• The differences in 95th percentile blood lead levels between income groups were statistically significant for Black non-Hispanic children and children of “All Other Races/Ethnicities.” The difference was also statistically significant for Mexican-American children after accounting for differences by age and sex.
  • Between 1991-1994 and 2007-2010, median blood lead levels among Black non-Hispanic children ages 1 to 5 years declined 63%: from 4.3 µg/dL to 1.6 µg/dL. Over the same time period, median blood lead levels among Mexican-American children ages 1 to 5 years declined 61%: from 3.1 µg/dL to 1.2 µg/dL, and median blood lead levels among White non-Hispanic children ages 1 to 5 years declined 48%: from 2.3 µg/dL to 1.2 µg/dL. The differences over time were statistically significant for each race/ethnicity. (See Table B2b (PDF). (2pp, 410K, About PDF))

About the Lead Indicators

Indicators B1 and B2 present information about lead levels measured in children. The data are from a national survey that collects blood specimens from a representative sample of the population every two years, and then measures the concentration of various contaminants in the blood.

    • Indicator B1 presents concentrations of lead in blood of children ages 1 to 5 from 1976-2010.
    • Indicator B2 presents concentrations of lead in blood of children ages 1 to 5 years, by race/ethnicity and family income, in 2007-2010.

Lead is a naturally occurring metal used in the production of fuels, paints, ceramic products, batteries, solder, and a variety of consumer products. The use of leaded gasoline and lead-based paint was eliminated or restricted in the United States beginning in the 1970s, resulting in substantial reductions in exposure to lead. However, children continue to be exposed to lead due to the widespread distribution of lead in the environment. Currently in the United States, the major source of early childhood lead exposure is lead-contaminated house dust. A major contributor to lead in house dust is deteriorated or disrupted lead-based paint. Current sources of lead in ambient air in the United States include smelters, ore mining and processing, lead acid battery manufacturing, and coal combustion activities such as electricity generation.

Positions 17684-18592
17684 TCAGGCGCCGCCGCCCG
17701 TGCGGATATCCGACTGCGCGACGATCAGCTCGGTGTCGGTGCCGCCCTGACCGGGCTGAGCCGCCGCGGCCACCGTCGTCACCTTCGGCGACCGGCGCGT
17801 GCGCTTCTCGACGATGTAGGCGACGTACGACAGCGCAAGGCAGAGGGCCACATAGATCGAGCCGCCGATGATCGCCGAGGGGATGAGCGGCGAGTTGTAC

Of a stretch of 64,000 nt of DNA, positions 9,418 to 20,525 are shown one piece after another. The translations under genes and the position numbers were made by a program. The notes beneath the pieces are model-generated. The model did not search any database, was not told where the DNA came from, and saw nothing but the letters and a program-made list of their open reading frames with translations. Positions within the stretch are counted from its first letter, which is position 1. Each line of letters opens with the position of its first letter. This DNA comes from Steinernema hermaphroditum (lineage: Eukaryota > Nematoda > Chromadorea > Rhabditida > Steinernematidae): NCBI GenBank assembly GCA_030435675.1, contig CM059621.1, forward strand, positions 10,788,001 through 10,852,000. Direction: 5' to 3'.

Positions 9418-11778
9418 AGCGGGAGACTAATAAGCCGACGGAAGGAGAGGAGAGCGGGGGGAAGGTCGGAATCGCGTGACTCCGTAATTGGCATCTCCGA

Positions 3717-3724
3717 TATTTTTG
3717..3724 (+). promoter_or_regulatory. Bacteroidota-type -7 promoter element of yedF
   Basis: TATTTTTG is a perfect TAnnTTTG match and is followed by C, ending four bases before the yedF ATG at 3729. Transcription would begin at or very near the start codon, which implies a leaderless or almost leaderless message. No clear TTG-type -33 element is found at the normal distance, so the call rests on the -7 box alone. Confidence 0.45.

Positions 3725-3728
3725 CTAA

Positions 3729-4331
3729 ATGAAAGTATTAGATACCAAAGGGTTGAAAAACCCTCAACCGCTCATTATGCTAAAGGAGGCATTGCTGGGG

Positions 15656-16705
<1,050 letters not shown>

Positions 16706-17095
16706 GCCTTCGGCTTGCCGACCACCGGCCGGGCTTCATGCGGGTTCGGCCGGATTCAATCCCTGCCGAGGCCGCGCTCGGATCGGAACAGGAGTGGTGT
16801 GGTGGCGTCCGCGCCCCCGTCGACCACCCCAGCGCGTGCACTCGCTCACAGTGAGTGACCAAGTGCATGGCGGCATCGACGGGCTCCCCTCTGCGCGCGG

The National Toxicology Program (NTP) has concluded that childhood lead exposure is associated with reduced cognitive function. Children with higher blood lead levels generally have lower scores on IQ tests and reduced academic achievement. In addition to the effects on IQ and school performance, research has increasingly focused on the effects of lead on behavior. The NTP concluded that childhood lead exposure is associated with attention-related behavioral problems (such as inattention, hyperactivity, or attention-deficit/hyperactivity disorder) and increased incidence of problem behaviors (including delinquent, criminal, or antisocial behavior). No level of lead exposure has been identified that is without risk of deleterious health effects.

Indicators B1 and B2 present lead levels measured in blood of children from the National Health and Nutrition Examination Survey (NHANES).

More information about lead and Indicators B1 and B2 is provided in the Lead section of America's Children and the Environment, Third Edition (PDF) (15 pp, 1.4MB, About PDF).

Related Links

Agency for Toxic Substances and Disease Registry (ATSDR): Lead

Centers for Disease Control and Prevention (CDC): Lead

Centers for Disease Control and Prevention (CDC): National Report on Human Exposure to Environmental Chemicals

Centers for Disease Control and Prevention (CDC): What Do Parents Need to Know to Protect Their Children?

National Toxicology Program (NTP): Health Effects of Low-Level Lead Evaluation

U.S. Department of Housing and Urban Development (HUD): Healthy Homes and Lead Hazard Control

U.S. EPA: Lead

Summary of Methods - Lead

The National Center for Health Statistics, a division of the Centers for Disease Control and Prevention, conducts the National Health and Nutrition Examination Surveys (NHANES), a series of U.S. national surveys of the health and nutrition status of the noninstitutionalized civilian population. Interviews and physical examinations are conducted with approximately 10,000 people in each two-year survey cycle. The survey measures lead levels in blood samples collected from NHANES participants.

Indicator B1 uses the NHANES data to present median and 95th percentile concentrations of lead measured in blood of children ages 1 to 5 years. Indicator B2 uses the NHANES data to present median concentrations of lead measured in blood of children ages 1 to 5 years, stratified by race/ethnicity and family income.

Detailed Methods for Indicators B1 and B2 (PDF) (13 pp, 229K, About PDF)

Metadata for National Health and Nutrition Examination Surveys (NHANES) (PDF) (2 pp, 111K, About PDF)